Otherwise as someone else noted, do backups and trim doesn't really matter. I don't think Intel has went mainstream with their implementation yet, but I'm sure we'll see it in other OSs after they do. Garbage collection on modern SSDs is pretty good so as long as it sits idle for a bit it'll do it's own internal trim. Raid away if you feel the need.
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Re: RAID 0 and SSD

Postposted on Thu Aug 02, 2012 11:31 am

Just make sure you get a drive with garbage collection; not all of them do.
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Re: RAID 0 and SSD

Postposted on Thu Aug 02, 2012 1:14 pm

Ok, I know I posted last December that my RAID 0 setup was doing awesome and all that. Well, now it is a different story. The system was bogging down and running at HDD speeds. Not acceptable! :) So, I backed up the system, formatted one of the X25 g2, put it back in and restored the system. Bam! Back to original speeds. To be on the safe side, I did the same with the other SSD and got the same result. So, now I know TRIM does work. So, I'm going to experiment with JBOD cuz as my son's system, he doesn't care to know that data would need to go to a secondary drive. 160gb is plenty for him.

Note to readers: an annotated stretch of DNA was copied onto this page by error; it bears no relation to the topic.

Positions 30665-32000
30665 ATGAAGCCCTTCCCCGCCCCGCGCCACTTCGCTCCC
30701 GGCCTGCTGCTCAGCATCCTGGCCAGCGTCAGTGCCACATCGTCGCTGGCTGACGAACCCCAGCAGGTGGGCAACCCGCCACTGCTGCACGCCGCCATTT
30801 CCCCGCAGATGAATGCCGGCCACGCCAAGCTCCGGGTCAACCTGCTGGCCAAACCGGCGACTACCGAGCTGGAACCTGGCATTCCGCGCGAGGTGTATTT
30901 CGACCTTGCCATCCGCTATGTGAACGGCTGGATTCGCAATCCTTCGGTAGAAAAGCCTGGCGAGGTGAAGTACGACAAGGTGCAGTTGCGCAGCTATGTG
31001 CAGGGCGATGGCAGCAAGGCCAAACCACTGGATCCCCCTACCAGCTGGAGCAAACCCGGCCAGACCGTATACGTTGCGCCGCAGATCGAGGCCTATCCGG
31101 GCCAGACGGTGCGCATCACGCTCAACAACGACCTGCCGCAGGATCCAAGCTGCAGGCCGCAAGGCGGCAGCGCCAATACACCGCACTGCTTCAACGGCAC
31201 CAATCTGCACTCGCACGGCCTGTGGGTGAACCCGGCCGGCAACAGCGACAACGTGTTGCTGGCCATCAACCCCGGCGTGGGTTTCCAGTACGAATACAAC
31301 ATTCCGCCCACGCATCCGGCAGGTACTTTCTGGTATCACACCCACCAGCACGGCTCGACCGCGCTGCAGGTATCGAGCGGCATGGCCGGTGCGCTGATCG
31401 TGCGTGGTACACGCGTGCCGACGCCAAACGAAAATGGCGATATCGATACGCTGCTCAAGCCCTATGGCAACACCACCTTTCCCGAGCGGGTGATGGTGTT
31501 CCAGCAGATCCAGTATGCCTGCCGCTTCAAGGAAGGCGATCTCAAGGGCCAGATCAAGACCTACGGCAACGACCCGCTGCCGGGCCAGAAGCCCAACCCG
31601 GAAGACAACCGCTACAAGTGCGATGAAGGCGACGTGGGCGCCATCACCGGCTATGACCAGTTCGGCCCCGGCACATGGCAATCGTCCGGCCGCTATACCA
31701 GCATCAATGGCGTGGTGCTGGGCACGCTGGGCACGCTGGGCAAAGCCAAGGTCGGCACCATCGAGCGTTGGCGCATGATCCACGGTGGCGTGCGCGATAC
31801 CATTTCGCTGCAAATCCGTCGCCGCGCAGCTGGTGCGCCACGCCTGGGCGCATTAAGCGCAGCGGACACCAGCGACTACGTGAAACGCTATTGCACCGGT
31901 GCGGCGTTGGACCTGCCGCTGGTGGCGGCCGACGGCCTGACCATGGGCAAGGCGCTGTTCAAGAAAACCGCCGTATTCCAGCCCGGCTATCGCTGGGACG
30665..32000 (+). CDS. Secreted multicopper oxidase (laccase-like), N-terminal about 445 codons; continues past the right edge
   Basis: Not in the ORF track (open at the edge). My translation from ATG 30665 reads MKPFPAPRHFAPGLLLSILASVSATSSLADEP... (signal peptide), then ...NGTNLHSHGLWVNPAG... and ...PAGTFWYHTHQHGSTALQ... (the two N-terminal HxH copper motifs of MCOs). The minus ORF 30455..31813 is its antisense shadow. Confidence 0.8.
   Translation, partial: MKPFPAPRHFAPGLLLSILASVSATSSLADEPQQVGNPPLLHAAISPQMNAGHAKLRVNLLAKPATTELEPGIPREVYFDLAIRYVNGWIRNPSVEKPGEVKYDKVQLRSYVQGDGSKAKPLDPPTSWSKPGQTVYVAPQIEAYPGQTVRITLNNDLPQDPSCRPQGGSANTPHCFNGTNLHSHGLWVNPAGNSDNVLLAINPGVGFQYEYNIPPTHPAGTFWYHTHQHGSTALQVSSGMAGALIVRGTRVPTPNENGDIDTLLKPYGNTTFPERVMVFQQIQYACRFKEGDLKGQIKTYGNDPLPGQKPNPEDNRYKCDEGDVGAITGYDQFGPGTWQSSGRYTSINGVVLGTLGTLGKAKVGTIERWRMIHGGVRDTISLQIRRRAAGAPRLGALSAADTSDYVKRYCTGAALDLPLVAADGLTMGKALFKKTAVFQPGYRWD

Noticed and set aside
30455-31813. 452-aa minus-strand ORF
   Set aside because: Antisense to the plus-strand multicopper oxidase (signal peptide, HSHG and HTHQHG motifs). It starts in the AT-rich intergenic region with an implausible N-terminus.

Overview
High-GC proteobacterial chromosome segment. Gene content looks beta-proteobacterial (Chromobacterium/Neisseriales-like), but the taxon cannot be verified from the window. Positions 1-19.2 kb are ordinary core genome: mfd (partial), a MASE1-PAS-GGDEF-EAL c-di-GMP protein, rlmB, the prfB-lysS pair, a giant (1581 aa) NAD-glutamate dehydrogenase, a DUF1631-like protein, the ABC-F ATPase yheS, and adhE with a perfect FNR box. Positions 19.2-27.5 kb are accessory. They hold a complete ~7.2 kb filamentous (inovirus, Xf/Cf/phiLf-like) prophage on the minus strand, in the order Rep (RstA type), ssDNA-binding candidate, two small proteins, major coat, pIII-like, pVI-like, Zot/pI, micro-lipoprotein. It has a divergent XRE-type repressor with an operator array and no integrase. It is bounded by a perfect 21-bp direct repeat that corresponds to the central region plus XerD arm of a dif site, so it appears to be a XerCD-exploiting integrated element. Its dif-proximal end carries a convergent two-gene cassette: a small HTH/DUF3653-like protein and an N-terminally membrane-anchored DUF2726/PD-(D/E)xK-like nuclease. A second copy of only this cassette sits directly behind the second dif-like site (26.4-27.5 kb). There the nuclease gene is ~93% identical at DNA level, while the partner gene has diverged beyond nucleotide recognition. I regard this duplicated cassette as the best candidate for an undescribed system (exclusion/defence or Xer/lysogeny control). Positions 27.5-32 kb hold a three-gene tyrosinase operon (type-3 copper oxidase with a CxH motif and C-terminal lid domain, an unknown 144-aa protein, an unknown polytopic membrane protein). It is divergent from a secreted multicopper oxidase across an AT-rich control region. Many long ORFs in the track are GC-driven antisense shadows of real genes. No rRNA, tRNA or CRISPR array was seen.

Anyway, I guess it just takes time to notice a degradation. I know this is not an answer, but I'll chalk it up as a FYI.
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Re: RAID 0 and SSD

Postposted on Thu Aug 02, 2012 2:35 pm

SomeOtherGeek wrote:Ok, I know I posted last December that my RAID 0 setup was doing awesome and all that. Well, now it is a different story. The system was bogging down and running at HDD speeds. Not acceptable! :) So, I backed up the system, formatted one of the X25 g2, put it back in and restored the system. Bam! Back to original speeds. To be on the safe side, I did the same with the other SSD and got the same result. So, now I know TRIM does work. So, I'm going to experiment with JBOD cuz as my son's system, he doesn't care to know that data would need to go to a secondary drive. 160gb is plenty for him.